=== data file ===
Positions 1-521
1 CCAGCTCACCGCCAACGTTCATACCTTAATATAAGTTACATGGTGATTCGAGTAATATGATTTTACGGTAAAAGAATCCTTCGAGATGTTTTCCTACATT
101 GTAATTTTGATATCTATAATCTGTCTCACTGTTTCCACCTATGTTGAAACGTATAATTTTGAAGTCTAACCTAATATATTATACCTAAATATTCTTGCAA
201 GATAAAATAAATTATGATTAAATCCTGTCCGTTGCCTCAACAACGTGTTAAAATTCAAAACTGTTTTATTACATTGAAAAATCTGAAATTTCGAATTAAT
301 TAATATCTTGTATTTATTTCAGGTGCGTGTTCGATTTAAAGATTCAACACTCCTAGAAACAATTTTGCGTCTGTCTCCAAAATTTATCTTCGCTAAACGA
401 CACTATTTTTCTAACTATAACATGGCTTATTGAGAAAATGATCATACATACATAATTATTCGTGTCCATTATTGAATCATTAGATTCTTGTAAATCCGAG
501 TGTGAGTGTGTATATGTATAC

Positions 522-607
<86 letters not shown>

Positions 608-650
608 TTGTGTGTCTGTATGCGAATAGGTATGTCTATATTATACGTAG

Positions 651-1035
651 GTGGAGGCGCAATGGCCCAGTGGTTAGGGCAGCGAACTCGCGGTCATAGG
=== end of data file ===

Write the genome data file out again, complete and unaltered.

Positions 1-521
1 CCAGCTCACCGCCAACGTTCATACCTTAATATAAGTTACATGGTGATTCGAGTAATATGATTTTACGGTAAAAGAATCCTTCGAGATGTTTTCCTACATT
101 GTAATTTTGATATCTATAATCTGTCTCACTGTTTCCACCTATGTTGAAACGTATAATTTTGAAGTCTAACCTAATATATTATACCTAAATATTCTTGCAA
201 GATAAAATAAATTATGATTAAATCCTGTCCGTTGCCTCAACAACGTGTTAAAATTCAAAACTGTTTTATTACATTGAAAAATCTGAAATTTCGAATTAAT
301 TAATATCTTGTATTTATTTCAGGTGCGTGTTCGATTTAAAGATTCAACACTCCTAGAAACAATTTTGCGTCTGTCTCCAAAATTTATCTTCGCTAAACGA
401 CACTATTTTTCTAACTATAACATGGCTTATTGAGAAAATGATCATACATACATAATTATTCGTGTCCATTATTGAATCATTAGATTCTTGTAAATCCGAG
501 TGTGAGTGTGTATATGTATAC

Positions 522-607
<86 letters not shown>

Positions 608-650
608 TTGTGTGTCTGTATGCGAATAGGTATGTCTATATTATACGTAG

Positions 651-1035
651 GTGGAGGCGCAATGGCCCAGTGGTTAGGGCAGCGAACTCGCGGTCATAGG